Thursday, May 18, 2006

Expectations, the scourge of western civilization

Okay, the G.I.R. thingy didn't work out (or rather, my ability to hit more than three G.I.R.s didn't work out). I only hit three, but kept it under 90, but only by two measly strokes. Granted, I was playing for the first time at De Bell in Burbank, so I was scuttled somewhat by lack of local knowledge. I'm going to play there again next weekend, so I won't have my lack of local knowledge to blame.
Here's a question I'd like you readers to answer: when playing with different clubs, say, a buddy's borrowed set while on a trip, do you usually play better or worse? I recently played with a buddies Cobra SS irons and I hit them pretty good. They had regular shafts, where my Ping Zings have stiff, which begs a question: are my Ping shafts too stiff for my swing? I've never been professionally fitted, and at around $250 to have it done, it isn't going to happen anytime soon (I suppose when my ship comes in, I'll get fit and buy a Sky Caddie on the same day. Of course, after buying my wife an exquisite piece of jewelry. Or at least, I'll let her think I bought her the jewelry first.)
So from a shaft fitting perspective, it's equally likely that I'm playing overly stiff shafts. Oy, I thought I'd put all this club buying shit behind me. I've got much too many things to obsess about--spec scripts I need to write, job to find, self to convince myself doesn't exist, which Fender or Gibson knock-off electric guitar to buy (I'm leaning heavily towards an Agile Les Paul knock off, they've gotten great reviews on Harmony Central. Plus, there's no way I'm going to Guitar Center or Sam Ash to play one. Firstly, they don't carry Agiles, and secondly, I CANNOT STAND when the guitar salesguys hover over you as you play. I feel naked, and since my playing is at the novice level, it's just too frustrating to play in front of them. I know, I know, you're saying, "Get over yourself little man." But it's just human nature to feel castrated in that situation, and since I spend most of my mental effort trying not to be castrated by the actual competitive world, I don't feel like going to the guitar shop and coming so close to castration when the guitar is supposed to be fun.)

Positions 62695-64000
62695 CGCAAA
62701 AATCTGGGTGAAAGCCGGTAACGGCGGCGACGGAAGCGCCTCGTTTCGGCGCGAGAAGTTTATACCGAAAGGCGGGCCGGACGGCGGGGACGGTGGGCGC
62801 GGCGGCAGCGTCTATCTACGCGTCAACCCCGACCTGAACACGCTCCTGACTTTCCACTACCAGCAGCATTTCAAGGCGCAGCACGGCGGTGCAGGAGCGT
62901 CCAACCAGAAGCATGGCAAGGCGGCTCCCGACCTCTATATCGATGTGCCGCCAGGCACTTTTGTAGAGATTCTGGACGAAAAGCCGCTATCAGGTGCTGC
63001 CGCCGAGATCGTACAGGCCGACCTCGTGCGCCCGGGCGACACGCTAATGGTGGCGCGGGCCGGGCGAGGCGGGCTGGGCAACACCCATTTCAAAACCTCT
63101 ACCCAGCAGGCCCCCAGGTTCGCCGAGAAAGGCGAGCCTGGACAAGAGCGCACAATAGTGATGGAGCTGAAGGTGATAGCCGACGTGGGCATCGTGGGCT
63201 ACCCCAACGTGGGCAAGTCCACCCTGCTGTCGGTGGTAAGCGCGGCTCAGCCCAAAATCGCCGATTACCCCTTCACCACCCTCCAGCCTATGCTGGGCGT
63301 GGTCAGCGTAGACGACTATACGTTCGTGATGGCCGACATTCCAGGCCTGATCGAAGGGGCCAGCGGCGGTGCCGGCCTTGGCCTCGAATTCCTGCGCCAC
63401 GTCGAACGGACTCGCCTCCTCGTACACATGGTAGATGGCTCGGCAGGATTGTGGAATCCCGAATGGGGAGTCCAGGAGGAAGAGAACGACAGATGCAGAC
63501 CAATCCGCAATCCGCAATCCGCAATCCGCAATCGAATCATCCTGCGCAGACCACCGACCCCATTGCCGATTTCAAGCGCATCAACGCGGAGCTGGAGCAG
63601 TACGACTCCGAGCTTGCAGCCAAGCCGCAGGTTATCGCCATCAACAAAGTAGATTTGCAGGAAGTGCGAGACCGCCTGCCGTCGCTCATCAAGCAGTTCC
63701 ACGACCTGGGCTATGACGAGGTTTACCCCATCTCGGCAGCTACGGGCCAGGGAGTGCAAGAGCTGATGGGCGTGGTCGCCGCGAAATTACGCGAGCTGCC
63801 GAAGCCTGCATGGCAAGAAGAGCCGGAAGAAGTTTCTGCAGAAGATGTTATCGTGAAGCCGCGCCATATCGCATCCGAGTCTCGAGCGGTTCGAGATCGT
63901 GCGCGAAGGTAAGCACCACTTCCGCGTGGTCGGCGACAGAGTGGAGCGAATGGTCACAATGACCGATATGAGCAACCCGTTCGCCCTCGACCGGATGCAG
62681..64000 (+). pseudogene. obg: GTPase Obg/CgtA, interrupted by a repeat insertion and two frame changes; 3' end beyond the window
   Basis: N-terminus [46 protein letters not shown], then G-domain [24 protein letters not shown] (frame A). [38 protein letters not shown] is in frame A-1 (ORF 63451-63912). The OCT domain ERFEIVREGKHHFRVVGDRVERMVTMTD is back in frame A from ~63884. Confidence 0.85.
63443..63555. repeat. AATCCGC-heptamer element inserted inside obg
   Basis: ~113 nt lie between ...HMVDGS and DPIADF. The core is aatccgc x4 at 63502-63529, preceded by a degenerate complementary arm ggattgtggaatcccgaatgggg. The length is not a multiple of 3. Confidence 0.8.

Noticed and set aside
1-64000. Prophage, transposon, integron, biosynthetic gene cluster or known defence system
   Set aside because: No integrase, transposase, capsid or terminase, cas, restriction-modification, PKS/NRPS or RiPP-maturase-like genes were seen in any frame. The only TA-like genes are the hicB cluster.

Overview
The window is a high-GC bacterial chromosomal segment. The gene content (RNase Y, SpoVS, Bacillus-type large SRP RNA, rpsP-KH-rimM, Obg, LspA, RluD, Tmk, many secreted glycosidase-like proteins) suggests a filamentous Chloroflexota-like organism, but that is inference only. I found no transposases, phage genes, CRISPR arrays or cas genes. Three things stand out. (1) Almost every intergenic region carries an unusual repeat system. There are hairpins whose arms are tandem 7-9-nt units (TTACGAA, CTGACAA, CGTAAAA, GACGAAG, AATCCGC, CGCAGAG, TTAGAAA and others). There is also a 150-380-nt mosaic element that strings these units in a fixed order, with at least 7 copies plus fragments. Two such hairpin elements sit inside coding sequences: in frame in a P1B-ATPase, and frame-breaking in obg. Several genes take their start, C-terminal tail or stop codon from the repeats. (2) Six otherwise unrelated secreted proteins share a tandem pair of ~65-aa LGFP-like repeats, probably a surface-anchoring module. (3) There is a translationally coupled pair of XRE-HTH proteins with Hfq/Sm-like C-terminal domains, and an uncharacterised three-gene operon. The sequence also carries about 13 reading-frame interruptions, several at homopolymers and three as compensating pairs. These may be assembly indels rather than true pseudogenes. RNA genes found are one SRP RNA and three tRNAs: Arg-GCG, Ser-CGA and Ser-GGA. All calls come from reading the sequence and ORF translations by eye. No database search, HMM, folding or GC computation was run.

So, back to shafts, I think my Ping shafts may be too stiff. So you know what I did? I went and swung my wife's clubs, which have Senior flex shafts (known as "A" flex: interesting sidetrack. Back in the day, "A" flex stood for amateur, and no one in the golf industry has felt like changing it.) The swings felt great. Fast, easy, little effort. So, tomorrow, I'm going to do a head-to-head comparison at the ole' range. If the Gramps shafts win out, it could be curtains for the Pings, though I am LOATHE to part with them. I'm attached, you know? They've suffered right along with me, but then again, they may have been responsible for a lot of that suffering. So DAMN them to HELL.
Which brings me to another subject and another question for you, the reader. Why is it that people become attached to things? Like the shirt that Uncle Bob gave you during that summer on the Cape? The recipe Mom gave you before she died? A Christmas ornament Grams and you painted when you were five? What does all this stuff MEAN? Mom is dead, and making that recipe in her honor isn't going to change that? Right? This is a tough question I've struggled with ever since my Mom died 20 years ago, but it applies to any kind of regret or sentimentality. After all, the recipe, or the shirt, or the ornament are just a symbol for something in us that we can't let go of, but was is it? I suppose if I could answer that question, I'd probably be on the road to... well, I'd be on the road, which is a something.


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